The Courier-Mail




THE man had an aura about him. With that great mane of sil­very hair – and those eye­brows – Bart Cum­mings was in­stantly recog­nis­able.

I re­mem­ber the first time I ever in­ter­viewed him. It was af­ter the Wake­ful Stakes in 1989 and I had to re­port on the race for the old Sun­day Her­ald broad­sheet in Mel­bourne.

Cum­mings was the trainer of the out­stand­ing Tris­tanagh, who was dom­i­nat­ing the fil­lies clas­sics that spring and had just romped home in the Stakes.

I lis­tened as more ex­pe­ri­enced jour­nal­ists ques­tioned Cum­mings about Tris­tanagh be­fore I plucked up the courage to ask the great trainer where she ranked with his best fil­lies.

“I don’t know,’’ Cum­mings replied. “I’ve had some good ones.”

Then two days later at early morn­ing Flem­ing­ton track­work, I walked past the “Cups King” and qui­etly said: “Good morn­ing, Mr Cum­mings.’’

Cum­mings of­fered his hand, asked my name and said: “Call me Bart.’’

As a sports-mad school­boy dur­ing the ’70s, I grew up mar­vel­ling at Cum­mings’s abil­ity to pre­pare cham­pion race­horses to win Mel­bourne Cups, Golden Slip­pers and just about ev­ery­thing else, so for this ju­nior re­porter, I was hum­bled and have never for­got­ten this sim­ple, but kind, ges­ture.

Cum­mings was gen­tle­manly, po­lite and cour­te­ous, never re­fused an in­ter­view, al­ways made me feel at ease – but he would let me know qui­etly and firmly if his time was lim­ited.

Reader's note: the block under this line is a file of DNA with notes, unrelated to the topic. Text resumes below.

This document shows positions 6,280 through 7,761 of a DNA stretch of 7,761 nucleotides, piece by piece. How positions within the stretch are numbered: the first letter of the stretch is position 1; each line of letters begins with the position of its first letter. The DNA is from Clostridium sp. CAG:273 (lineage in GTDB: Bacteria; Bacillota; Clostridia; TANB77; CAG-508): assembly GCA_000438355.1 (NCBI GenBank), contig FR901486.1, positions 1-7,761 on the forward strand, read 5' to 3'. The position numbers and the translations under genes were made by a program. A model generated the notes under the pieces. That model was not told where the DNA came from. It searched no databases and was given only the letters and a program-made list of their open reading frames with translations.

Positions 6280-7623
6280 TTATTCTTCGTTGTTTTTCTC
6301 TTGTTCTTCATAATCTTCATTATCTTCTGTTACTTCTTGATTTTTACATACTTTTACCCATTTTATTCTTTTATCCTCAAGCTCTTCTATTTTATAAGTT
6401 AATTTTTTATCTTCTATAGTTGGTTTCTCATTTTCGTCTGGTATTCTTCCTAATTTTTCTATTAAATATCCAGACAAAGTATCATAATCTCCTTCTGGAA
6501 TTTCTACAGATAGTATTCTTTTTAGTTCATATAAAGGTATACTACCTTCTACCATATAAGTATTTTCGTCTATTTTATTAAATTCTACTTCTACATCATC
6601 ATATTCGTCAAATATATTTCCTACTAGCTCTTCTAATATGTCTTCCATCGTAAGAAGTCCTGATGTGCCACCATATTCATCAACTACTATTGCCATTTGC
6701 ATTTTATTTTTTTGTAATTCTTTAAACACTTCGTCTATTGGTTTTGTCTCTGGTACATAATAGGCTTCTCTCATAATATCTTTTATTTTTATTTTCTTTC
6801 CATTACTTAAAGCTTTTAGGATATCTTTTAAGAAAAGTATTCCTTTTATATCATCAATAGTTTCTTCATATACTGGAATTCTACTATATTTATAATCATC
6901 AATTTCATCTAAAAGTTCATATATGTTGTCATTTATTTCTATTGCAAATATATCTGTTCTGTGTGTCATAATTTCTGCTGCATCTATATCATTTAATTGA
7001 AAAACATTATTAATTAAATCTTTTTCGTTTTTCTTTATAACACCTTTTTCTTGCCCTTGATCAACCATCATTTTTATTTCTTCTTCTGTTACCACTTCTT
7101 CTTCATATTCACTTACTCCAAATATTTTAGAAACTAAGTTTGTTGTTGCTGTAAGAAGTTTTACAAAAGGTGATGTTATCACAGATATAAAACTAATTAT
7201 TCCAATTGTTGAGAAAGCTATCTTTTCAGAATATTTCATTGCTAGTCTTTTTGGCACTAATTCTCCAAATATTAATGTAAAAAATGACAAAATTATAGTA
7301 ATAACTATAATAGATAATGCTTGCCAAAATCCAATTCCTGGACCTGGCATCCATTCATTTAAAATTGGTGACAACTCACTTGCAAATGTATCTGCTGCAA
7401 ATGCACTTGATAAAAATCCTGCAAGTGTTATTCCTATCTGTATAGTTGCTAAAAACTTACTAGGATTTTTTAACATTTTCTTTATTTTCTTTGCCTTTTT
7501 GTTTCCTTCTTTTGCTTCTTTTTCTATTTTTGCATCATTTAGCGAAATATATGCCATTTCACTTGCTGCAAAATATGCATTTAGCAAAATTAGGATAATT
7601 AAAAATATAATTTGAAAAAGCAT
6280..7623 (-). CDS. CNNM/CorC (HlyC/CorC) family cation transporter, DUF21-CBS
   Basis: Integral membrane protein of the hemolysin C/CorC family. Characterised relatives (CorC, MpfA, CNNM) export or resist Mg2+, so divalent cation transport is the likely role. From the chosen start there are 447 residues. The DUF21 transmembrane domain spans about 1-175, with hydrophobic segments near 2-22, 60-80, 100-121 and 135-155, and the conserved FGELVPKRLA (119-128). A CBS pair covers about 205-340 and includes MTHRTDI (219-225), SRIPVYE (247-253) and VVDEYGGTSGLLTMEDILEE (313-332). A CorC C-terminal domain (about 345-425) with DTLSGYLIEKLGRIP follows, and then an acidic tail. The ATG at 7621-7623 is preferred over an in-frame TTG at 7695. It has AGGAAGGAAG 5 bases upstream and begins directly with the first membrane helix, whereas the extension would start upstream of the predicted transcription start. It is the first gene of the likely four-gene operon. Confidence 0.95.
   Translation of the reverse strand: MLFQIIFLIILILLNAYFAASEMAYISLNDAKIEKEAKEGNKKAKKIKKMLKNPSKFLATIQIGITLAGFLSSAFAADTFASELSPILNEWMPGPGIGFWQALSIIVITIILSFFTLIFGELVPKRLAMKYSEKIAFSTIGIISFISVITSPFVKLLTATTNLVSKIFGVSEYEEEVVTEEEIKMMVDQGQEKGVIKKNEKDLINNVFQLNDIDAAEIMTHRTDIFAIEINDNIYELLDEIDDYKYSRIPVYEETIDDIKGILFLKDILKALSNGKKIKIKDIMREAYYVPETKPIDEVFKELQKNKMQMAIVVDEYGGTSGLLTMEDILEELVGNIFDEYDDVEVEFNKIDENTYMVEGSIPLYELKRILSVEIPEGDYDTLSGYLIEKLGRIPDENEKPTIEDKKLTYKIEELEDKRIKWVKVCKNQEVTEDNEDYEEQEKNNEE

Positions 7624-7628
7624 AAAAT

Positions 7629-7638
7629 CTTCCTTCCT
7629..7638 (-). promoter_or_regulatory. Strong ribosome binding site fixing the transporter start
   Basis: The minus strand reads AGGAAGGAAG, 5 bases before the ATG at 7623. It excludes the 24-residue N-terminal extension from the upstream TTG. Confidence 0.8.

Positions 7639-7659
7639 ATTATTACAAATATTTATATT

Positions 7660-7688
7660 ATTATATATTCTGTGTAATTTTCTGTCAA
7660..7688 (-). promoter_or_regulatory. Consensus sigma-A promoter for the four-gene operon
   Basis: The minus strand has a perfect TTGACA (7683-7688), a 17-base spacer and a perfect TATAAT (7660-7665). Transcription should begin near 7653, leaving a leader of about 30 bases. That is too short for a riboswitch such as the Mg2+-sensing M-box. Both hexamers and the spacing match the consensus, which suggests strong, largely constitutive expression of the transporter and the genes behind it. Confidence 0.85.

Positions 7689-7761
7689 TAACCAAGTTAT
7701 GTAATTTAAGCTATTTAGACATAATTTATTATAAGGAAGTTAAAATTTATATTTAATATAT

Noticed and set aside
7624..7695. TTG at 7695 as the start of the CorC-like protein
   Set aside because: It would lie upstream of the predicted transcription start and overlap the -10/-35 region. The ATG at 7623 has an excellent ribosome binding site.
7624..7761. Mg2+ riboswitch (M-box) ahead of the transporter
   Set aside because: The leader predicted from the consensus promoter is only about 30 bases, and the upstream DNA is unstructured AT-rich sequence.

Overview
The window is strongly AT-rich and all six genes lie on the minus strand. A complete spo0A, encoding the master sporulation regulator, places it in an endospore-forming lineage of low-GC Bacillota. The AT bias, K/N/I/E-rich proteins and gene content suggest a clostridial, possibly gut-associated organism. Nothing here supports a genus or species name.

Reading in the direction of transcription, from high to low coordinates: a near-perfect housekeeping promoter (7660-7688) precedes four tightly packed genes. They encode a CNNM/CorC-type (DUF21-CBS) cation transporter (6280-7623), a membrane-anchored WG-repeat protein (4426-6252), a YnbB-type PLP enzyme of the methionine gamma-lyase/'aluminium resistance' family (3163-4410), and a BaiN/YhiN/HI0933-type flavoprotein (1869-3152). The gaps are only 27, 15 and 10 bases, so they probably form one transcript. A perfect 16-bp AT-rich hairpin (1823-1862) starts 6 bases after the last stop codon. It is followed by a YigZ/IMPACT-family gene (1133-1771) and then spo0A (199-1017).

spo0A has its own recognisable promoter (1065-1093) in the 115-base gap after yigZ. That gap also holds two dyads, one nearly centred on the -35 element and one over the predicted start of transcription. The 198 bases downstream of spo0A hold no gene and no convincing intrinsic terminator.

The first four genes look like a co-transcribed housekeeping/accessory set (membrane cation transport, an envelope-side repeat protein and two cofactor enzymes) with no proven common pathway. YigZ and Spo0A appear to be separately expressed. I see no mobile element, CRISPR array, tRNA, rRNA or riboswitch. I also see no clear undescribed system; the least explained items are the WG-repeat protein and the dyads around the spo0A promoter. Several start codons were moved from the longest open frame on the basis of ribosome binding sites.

De­spite his longevity and ex­tra­or­di­nary suc­cess, fame didn’t change him.

I once asked him how he coped with the pres­sure of be­ing Bart Cum­mings.

“I don’t think about it [fame] much,’’ he said. “S’pose it’s good peo­ple recog­nise me be­cause it means they are tak­ing an in­ter­est in rac­ing.’’

I also learnt Bart lived for to­mor­row. He rarely, if ever, spent energy re­flect­ing on his ca­reer.

In 2003, I rang the mae­stro to re­quest an in­ter­view as he was about to pass a sig­nif­i­cant mile­stone – 50 years as a trainer.

Cum­mings lis­tened as I ex­plained the rea­son for the in­ter­view re­quest be­fore there was a lengthy pause. Fi­nally, he replied: “No, you have to be wrong.’’

“But you have Bart, the record books say you started in the au­tumn of 1953,’’ I replied.

“Hang on a minute,’’ said Cum­mings as he shuf­fled some pa­pers and did some check­ing of his own.

“Yeah, you’re right,’’ he said. “I didn’t know it had been 50 years. 50 years? Time goes quickly when you are en­joy­ing your­self.’’

His train­ing record was truly Brad­manesque: 12 Mel­bourne Cups, seven Caulfield Cups, 13 Aus­tralian Cups, five Cox Plates, four Golden Slip­pers, 32 Der­bies, 24 Oaks ... 268 Group 1 wins in to­tal, and an es­ti­mated 8000plus race wins. I once asked him if there was a se­cret to his suc­cess. Cum­mings h C pon­dered the an­swer, then gave an in­sight into what makes a great race­horse trainer – and for him it be­gan in 1950.

His fa­ther Jim was a trainer and won the Mel­bourne Cup that year with the cham­pion Comic Court.

Bart was the horse’s strap­per and re­calls suc­cess that day as a life-chang­ing mo­ment.

“When Dad won the Cup you could say it gave me a bit of am­bi­tion,’’ Cum­mings said.

“I didn’t know what I wanted to do be­fore that day.’’